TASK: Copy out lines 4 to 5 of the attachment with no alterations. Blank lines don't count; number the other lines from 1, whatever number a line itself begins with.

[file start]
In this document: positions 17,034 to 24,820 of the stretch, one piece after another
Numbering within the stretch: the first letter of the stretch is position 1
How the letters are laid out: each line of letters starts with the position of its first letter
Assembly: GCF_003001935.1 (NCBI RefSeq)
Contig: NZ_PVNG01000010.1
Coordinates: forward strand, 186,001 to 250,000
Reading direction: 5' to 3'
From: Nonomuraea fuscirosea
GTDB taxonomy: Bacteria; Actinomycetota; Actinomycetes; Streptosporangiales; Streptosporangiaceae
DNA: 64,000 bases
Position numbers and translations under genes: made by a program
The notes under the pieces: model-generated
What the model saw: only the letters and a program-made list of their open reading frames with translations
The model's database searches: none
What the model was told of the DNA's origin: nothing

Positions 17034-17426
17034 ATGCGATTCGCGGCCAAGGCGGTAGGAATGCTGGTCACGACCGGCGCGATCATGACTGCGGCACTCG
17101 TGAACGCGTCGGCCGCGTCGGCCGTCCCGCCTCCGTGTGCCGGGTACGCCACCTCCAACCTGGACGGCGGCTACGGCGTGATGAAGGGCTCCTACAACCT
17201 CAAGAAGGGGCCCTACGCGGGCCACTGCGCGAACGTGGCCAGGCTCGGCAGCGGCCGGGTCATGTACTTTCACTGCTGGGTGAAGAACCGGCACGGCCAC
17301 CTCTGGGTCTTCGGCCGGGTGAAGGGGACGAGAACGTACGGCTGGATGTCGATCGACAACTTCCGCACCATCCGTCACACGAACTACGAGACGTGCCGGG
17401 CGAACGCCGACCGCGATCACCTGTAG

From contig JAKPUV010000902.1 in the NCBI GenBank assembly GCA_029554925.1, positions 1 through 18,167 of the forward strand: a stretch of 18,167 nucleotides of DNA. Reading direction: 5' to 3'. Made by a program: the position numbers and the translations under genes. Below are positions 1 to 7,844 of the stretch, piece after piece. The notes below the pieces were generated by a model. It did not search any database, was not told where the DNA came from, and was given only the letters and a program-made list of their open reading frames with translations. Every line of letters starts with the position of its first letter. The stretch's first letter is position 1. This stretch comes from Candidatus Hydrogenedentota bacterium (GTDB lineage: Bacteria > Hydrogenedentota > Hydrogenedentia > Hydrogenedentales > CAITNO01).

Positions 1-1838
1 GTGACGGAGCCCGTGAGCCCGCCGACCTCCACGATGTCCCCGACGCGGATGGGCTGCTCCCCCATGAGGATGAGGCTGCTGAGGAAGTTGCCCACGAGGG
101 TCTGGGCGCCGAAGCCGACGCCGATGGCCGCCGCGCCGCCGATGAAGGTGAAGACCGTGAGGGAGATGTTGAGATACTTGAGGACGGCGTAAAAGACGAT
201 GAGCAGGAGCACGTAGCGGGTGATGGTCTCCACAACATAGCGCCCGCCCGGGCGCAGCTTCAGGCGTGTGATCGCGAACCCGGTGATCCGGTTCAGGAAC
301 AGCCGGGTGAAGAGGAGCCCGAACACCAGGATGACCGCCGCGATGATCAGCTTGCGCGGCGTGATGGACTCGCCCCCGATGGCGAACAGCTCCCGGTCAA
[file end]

Assembly: GCF_003001935.1 (NCBI RefSeq)
Contig: NZ_PVNG01000010.1